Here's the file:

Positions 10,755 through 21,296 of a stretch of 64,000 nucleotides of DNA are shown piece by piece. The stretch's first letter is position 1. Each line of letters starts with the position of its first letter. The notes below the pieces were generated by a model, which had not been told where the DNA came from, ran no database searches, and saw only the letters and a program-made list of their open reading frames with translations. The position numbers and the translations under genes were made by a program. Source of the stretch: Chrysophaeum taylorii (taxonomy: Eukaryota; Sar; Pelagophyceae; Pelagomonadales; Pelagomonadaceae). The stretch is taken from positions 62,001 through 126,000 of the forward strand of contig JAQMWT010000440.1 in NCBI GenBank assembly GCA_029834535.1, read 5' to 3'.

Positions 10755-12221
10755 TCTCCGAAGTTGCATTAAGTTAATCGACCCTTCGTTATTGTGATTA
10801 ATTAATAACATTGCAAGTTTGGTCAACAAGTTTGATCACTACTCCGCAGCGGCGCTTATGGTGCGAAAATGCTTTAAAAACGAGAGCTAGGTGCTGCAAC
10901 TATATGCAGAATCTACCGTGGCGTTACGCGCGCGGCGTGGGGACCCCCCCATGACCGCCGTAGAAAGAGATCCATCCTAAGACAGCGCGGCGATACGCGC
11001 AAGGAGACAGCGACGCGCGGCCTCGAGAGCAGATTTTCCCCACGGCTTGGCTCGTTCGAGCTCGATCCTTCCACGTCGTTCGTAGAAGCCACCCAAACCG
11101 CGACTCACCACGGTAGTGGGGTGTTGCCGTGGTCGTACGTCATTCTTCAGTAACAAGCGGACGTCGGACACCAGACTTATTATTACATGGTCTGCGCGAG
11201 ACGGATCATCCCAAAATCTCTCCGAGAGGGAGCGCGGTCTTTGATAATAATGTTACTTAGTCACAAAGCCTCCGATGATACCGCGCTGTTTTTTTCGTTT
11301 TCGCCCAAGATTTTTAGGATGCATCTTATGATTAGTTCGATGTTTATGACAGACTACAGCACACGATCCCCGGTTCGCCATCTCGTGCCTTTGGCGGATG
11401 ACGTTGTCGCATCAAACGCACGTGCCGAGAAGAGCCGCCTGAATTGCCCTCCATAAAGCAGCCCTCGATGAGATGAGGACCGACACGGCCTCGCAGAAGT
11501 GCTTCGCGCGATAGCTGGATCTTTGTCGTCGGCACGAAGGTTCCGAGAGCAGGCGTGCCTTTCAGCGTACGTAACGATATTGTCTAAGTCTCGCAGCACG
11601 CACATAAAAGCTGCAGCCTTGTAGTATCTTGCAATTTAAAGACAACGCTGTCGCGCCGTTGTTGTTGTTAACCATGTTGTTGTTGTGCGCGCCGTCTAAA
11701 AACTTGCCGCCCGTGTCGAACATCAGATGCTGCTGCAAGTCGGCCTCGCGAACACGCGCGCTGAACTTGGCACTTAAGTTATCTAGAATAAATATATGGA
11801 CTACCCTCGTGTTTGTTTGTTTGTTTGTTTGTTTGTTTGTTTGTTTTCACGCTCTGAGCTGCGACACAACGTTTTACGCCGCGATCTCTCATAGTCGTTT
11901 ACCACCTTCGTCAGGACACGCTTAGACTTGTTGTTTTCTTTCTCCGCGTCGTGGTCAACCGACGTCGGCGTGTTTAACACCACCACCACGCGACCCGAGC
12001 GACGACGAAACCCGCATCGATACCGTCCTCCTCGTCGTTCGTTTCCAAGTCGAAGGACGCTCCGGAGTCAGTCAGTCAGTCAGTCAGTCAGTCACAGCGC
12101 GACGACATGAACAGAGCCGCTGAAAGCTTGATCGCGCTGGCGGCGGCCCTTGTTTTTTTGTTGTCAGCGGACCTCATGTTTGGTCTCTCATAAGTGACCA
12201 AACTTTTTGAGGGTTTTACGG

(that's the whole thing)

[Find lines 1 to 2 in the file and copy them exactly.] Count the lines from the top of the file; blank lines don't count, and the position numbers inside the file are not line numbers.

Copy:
Positions 10,755 through 21,296 of a stretch of 64,000 nucleotides of DNA are shown piece by piece. The stretch's first letter is position 1. Each line of letters starts with the position of its first letter. The notes below the pieces were generated by a model, which had not been told where the DNA came from, ran no database searches, and saw only the letters and a program-made list of their open reading frames with translations. The position numbers and the translations under genes were made by a program. Source of the stretch: Chrysophaeum taylorii (taxonomy: Eukaryota; Sar; Pelagophyceae; Pelagomonadales; Pelagomonadaceae). The stretch is taken from positions 62,001 through 126,000 of the forward strand of contig JAQMWT010000440.1 in NCBI GenBank assembly GCA_029834535.1, read 5' to 3'.

Positions 10755-12221